Collaborative Environmental Problem Solving at the Local Level: Process and ImpactsEPA Grant Number: U914929
Title: Collaborative Environmental Problem Solving at the Local Level: Process and Impacts
Investigators: Chess, Caron
Institution: The State University of New York
EPA Project Officer: Carleton, James N
Project Period: January 1, 1996 through November 1, 1999
Project Amount: $102,000
RFA: STAR Graduate Fellowships (1996) RFA Text | Recipients Lists
Research Category: Fellowship - Urban and Regional Planning , Academic Fellowships , Economics and Decision Sciences
The objective of this research project is to explore collaborative approaches to environmental problem solving on the local level to determine: (1) participants' definitions of success; (2) participants' perceptions of the impact of environmental problem solving; and (3) variables that may be tied to success. New Jersey's 25-year experiment with citizen input is unique in its scope, and provides a rich opportunity for research on local efforts to promote sustainable development.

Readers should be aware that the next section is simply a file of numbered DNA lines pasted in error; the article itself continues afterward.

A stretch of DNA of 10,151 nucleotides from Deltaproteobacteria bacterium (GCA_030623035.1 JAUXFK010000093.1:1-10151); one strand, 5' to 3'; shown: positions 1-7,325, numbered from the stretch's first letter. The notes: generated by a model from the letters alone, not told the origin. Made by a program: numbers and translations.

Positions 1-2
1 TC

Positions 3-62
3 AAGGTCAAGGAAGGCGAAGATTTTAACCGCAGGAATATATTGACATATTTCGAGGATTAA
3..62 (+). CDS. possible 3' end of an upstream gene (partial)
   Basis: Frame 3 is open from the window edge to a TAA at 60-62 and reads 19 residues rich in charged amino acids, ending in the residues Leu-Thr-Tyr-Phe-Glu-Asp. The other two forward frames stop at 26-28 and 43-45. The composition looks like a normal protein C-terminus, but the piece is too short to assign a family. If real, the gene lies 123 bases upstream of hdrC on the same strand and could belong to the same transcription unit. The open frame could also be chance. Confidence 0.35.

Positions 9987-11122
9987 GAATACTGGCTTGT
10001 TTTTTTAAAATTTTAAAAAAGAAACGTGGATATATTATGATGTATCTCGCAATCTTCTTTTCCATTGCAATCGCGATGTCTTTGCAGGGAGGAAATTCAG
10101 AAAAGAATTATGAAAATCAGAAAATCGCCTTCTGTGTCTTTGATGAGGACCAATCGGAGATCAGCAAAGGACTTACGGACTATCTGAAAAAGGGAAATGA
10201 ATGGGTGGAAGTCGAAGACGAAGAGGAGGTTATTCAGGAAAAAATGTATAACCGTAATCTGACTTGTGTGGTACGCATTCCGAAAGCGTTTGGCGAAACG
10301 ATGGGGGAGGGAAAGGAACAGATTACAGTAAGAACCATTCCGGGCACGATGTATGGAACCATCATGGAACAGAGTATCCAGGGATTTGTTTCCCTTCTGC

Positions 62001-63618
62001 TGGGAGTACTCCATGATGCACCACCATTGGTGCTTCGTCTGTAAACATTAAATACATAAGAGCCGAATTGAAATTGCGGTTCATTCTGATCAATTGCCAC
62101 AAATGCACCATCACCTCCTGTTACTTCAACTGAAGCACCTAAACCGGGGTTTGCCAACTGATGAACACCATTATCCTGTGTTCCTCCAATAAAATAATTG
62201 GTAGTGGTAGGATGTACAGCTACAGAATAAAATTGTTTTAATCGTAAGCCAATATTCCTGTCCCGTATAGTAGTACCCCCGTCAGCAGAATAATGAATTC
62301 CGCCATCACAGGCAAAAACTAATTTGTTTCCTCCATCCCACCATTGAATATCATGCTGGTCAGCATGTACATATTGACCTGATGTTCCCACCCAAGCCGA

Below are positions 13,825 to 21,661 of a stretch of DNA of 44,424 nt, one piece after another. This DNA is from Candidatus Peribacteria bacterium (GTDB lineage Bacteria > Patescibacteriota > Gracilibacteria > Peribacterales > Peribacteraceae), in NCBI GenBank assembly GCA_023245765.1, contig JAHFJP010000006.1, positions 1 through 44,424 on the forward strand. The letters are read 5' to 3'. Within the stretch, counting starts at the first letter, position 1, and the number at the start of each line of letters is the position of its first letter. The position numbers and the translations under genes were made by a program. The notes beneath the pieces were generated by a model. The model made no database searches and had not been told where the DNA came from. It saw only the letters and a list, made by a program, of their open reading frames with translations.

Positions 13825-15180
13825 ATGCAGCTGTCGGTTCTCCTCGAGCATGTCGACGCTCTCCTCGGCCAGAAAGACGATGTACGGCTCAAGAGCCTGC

In this research, the following hypotheses will be tested:
(1) Members of environmental commissions define success in terms of both their satisfaction with the outcome of their efforts and their satisfaction with the process leading to those outcomes. Their definitions of participatory success differ greatly from current normative criteria for successful public participation.
(2) Satisfaction of commission members with the process of environmental problem solving will be greater than their satisfaction with the outcomes of the process.
(3) The greater members' satisfaction with the process of collaboration, the greater their satisfaction with the outcomes of that process.
(4) Members' satisfaction with their impact on local problems will be contingent on the environmental expertise available to members.
(5) The greater the number of systems and routines that a commission has for organizational learning, the greater members' satisfaction with the impact of their commission.
I will identify case studies defined as successful by key informants tied to the state's environmental commissions. Informants might include personnel of the New Jersey Department of Environmental Protection and staff of the nonprofit organization that provides technical support to the commissions.